coagulation

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co·ag·u·late

 (kō-ăg′yə-lāt′)
v. co·ag·u·lat·ed, co·ag·u·lat·ing, co·ag·u·lates
v.tr.
To cause transformation of (a liquid or sol, for example) into or as if into a soft, semisolid, or solid mass.
v.intr.
To become coagulated: As it cooled, the sauce began to coagulate.

[Middle English coagulaten, from Latin coāgulāre, coāgulāt-, from coāgulum, coagulator; see coagulum.]

co·ag′u·la·bil′i·ty n.
co·ag′u·la·ble, co·ag′u·la′tive (-lā′tĭv, -lə-tĭv) adj.
co·ag′u·la′tion n.
co·ag′u·la′tor n.

coagulation

1. The grouping together of small particles in a solution into larger particles. Such a solution eventually coagulates with the particles forming either a precipitate or a gel.
2. blood clotting
ThesaurusAntonymsRelated WordsSynonymsLegend:
Noun1.coagulation - the process of forming semisolid lumps in a liquid
blood clotting, blood coagulation - a process in which liquid blood is changed into a semisolid mass (a blood clot)
natural action, natural process, action, activity - a process existing in or produced by nature (rather than by the intent of human beings); "the action of natural forces"; "volcanic activity"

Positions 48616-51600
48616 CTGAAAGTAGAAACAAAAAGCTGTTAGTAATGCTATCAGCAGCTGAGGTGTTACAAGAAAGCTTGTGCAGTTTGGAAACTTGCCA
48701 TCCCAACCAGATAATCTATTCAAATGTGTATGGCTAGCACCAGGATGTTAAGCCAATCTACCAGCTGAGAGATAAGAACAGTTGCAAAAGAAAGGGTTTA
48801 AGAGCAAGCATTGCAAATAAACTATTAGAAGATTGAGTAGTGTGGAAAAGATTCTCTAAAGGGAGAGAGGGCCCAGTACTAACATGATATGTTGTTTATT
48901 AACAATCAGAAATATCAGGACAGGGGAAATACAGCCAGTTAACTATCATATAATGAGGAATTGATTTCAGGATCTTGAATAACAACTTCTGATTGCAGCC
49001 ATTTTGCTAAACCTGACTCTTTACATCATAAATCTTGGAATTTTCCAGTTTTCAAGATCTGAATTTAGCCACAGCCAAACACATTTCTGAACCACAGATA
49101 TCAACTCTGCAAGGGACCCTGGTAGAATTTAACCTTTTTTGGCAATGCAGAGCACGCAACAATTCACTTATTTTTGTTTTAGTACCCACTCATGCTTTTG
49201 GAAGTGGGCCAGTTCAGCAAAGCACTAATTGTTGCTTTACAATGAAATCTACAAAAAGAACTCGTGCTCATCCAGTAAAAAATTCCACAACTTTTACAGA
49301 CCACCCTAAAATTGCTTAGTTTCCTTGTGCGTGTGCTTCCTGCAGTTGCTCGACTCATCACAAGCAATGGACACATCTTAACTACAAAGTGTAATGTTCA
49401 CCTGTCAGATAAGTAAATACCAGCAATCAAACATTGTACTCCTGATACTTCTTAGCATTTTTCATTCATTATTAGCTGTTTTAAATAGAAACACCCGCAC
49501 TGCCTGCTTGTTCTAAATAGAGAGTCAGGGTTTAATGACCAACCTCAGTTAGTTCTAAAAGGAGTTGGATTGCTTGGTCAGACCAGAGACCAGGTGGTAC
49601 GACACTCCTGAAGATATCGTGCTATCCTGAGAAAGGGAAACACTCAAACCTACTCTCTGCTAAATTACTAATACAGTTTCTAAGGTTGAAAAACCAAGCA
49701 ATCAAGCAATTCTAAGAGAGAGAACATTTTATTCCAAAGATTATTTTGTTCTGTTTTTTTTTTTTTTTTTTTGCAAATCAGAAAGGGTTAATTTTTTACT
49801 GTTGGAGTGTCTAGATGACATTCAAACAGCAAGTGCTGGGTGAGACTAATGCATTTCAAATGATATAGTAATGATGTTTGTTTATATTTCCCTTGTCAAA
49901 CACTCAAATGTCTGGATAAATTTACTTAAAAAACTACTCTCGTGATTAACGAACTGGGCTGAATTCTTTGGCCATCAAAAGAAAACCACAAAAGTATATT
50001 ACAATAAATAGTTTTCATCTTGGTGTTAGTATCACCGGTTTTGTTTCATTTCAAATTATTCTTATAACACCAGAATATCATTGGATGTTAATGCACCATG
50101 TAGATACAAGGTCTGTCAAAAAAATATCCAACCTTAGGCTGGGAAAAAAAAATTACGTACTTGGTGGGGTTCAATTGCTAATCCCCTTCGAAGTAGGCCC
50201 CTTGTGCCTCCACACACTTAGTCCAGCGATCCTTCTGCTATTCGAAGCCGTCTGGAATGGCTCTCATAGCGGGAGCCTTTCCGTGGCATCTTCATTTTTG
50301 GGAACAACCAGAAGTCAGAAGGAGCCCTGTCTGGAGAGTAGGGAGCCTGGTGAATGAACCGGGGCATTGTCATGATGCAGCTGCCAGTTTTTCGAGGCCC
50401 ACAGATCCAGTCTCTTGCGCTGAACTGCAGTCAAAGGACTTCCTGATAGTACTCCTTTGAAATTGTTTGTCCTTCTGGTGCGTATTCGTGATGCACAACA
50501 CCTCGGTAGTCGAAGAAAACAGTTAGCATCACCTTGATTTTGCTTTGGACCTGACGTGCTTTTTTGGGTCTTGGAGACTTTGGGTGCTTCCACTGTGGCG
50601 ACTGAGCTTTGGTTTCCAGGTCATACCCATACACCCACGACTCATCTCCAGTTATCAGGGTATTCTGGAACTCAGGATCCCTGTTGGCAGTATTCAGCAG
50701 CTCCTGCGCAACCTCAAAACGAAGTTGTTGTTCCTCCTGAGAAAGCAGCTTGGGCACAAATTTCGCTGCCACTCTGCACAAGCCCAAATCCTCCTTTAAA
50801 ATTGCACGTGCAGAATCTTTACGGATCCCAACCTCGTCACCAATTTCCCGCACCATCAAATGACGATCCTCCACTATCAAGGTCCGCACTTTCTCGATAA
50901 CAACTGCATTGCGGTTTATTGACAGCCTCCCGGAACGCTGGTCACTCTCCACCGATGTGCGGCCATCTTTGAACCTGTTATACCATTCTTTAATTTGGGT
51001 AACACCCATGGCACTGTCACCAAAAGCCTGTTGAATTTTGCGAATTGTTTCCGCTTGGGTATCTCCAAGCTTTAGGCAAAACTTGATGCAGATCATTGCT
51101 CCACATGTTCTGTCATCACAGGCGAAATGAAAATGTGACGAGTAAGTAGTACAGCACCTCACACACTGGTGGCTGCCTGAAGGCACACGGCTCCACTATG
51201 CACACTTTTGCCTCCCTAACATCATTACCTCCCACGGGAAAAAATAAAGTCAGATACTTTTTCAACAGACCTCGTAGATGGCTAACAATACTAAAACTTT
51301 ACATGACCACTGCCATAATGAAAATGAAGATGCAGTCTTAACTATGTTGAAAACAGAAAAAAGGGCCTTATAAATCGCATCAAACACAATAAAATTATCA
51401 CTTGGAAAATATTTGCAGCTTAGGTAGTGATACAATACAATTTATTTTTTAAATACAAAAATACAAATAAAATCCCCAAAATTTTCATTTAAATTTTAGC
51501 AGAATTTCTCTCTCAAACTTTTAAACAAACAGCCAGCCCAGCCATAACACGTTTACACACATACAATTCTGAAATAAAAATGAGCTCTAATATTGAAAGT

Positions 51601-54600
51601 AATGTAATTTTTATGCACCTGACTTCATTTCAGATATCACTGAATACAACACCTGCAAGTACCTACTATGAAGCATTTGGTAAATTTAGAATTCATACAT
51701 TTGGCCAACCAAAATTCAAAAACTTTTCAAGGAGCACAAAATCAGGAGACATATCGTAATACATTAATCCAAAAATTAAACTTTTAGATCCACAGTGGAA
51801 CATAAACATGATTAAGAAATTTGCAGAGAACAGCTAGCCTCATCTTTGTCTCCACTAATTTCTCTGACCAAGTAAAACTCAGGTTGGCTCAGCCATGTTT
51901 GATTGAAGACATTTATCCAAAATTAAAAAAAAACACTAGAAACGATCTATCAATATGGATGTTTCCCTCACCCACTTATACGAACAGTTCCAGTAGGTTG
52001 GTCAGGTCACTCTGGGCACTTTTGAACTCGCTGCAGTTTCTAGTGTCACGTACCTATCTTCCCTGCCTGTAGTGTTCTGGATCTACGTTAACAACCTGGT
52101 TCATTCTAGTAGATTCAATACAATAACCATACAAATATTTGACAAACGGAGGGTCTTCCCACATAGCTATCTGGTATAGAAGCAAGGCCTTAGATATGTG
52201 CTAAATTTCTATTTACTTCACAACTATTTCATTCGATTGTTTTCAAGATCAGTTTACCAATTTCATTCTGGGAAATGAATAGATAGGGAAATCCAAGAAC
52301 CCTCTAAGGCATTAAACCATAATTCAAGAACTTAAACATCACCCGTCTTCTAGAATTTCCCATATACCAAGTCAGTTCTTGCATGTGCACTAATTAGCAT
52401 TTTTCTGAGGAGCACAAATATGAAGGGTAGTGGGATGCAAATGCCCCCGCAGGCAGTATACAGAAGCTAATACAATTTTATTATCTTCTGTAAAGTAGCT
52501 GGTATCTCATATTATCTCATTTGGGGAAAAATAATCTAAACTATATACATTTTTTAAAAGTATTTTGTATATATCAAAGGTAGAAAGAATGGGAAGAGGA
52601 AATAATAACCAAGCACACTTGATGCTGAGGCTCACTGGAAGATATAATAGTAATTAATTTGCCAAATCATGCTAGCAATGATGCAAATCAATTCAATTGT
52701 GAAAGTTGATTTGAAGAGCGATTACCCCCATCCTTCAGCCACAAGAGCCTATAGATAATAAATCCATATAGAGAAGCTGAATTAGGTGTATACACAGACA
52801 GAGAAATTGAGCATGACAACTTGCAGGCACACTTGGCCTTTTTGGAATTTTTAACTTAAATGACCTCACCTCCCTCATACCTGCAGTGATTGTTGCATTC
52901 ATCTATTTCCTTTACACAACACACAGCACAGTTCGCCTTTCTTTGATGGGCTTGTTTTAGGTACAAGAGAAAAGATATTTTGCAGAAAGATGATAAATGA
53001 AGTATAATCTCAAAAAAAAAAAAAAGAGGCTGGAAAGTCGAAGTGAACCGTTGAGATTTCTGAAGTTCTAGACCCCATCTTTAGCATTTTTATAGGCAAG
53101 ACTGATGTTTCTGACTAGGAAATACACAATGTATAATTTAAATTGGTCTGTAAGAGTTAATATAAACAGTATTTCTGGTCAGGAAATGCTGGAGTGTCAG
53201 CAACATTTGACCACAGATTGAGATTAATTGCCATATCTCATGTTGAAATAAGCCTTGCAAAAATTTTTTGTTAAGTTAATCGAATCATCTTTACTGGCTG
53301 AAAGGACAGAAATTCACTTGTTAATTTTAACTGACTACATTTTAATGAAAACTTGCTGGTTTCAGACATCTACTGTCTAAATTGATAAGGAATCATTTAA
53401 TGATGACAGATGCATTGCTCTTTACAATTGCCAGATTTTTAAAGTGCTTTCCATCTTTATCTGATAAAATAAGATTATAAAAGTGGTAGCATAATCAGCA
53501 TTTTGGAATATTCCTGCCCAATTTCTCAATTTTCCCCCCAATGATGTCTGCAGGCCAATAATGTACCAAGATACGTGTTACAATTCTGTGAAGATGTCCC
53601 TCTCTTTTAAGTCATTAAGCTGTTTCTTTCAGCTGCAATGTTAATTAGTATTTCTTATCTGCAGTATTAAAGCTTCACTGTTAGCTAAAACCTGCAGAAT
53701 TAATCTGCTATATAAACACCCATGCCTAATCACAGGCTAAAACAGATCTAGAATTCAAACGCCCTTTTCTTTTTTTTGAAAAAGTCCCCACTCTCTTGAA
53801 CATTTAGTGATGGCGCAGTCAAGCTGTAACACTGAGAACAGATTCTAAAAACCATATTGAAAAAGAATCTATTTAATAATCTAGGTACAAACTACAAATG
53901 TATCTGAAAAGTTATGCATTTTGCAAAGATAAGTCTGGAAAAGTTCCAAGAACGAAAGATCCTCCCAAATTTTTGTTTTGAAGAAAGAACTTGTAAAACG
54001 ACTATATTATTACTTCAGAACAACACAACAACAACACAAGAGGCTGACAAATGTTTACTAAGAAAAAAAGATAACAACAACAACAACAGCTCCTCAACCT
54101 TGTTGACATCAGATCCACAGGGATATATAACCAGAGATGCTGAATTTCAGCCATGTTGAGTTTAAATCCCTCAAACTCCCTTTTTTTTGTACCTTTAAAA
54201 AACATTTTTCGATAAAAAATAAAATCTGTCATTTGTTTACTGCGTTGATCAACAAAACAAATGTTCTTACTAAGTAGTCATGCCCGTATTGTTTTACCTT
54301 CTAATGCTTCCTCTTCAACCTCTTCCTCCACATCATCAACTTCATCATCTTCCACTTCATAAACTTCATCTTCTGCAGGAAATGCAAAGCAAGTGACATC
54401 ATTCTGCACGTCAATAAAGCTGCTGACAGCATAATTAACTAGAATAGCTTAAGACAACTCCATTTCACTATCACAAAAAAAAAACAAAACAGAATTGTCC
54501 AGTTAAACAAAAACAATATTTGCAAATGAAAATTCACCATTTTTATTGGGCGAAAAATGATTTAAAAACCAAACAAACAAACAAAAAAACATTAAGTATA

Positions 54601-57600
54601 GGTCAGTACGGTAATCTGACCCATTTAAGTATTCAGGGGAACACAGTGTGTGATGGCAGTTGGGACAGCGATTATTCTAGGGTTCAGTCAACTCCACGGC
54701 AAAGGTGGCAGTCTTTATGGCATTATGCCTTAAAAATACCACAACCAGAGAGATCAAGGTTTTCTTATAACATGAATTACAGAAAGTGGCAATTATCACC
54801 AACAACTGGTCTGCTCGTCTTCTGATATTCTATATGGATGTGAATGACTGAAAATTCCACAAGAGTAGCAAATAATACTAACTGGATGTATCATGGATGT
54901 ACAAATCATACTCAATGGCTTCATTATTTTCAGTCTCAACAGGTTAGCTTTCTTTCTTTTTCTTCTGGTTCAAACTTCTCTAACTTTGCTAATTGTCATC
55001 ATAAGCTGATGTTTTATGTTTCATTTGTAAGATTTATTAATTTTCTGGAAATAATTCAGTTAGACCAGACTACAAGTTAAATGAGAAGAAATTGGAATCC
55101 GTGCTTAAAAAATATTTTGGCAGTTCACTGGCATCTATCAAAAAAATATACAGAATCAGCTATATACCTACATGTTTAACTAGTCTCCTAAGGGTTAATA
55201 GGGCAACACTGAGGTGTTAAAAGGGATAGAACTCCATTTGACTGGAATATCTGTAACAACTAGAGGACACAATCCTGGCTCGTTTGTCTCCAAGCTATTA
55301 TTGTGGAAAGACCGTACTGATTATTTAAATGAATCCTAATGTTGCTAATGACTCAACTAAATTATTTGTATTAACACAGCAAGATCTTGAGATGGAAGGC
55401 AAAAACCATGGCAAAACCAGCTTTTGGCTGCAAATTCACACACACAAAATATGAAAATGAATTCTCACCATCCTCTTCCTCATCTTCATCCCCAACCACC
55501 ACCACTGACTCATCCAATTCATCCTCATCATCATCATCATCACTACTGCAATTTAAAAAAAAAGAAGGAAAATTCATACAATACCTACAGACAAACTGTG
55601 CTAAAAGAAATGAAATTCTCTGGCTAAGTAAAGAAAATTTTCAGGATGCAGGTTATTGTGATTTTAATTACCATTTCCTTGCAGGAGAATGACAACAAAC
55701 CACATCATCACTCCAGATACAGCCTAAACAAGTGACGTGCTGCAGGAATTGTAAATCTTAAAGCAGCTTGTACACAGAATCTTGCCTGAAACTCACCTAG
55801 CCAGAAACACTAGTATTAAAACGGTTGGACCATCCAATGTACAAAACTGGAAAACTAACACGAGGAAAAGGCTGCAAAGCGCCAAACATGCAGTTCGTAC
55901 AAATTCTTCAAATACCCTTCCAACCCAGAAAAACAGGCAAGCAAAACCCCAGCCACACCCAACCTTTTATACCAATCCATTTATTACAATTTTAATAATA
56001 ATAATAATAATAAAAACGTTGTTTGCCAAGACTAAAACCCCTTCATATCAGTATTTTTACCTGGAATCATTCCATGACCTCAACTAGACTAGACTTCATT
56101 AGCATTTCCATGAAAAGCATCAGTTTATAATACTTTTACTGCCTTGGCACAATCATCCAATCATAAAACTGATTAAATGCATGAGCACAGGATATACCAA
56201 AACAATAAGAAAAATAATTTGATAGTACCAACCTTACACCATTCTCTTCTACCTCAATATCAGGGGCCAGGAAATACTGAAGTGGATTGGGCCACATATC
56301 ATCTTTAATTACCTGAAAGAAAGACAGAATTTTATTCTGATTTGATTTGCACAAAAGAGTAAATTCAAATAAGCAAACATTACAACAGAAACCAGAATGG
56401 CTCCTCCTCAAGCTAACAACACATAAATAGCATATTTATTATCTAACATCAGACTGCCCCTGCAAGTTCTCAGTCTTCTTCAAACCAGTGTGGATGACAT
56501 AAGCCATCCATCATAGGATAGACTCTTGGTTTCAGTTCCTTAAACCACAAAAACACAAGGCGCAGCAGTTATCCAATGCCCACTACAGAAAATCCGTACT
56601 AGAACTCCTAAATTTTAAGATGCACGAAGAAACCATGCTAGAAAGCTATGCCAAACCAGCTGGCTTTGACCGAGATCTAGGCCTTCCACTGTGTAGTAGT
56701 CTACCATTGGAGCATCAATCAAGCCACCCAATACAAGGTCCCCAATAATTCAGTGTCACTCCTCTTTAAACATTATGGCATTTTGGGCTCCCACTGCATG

thermocoagulation - congealing tissue by heat (as by electric current)
Translations

coagulation

[kəʊˌægjʊˈleɪʃən] Ncoagulación f

coagulation

[kəʊˌægjʊˈleɪʃən] ncoagulation f

coagulation

n (of blood)Gerinnen nt, → Gerinnung f, → Koagulation f (spec); (of milk)Dickwerden nt; (of jelly)Festwerden nt; (of paint)Eindicken nt

coagulation

[kəʊˌægjʊˈleɪʃn] ncoagulazione f

co·ag·u·la·tion

n. coagulación, coágulo; cambio en la sangre de estado líquido a solido;
disseminated intravascular ______ intravascular diseminada;
___ factorfactor de ___.

coagulation

n coagulación f; disseminated intravascular — (DIC) coagulación intravascular diseminada
References in periodicals archive ?
Now phlebotomy and blood coagulation tests are run from the main surgery on Hinckley Road, along with the midwifery service, enabling an increase in appointments, and easier access to doctors.
To better monitor these patients, health care professionals typically take blood coagulation tests in hospitals and clinics - which can be a real burden both financially and logistically, CNet made a report.
The technology could also be used to perform other less routine blood coagulation tests that currently would have to be performed in a laboratory.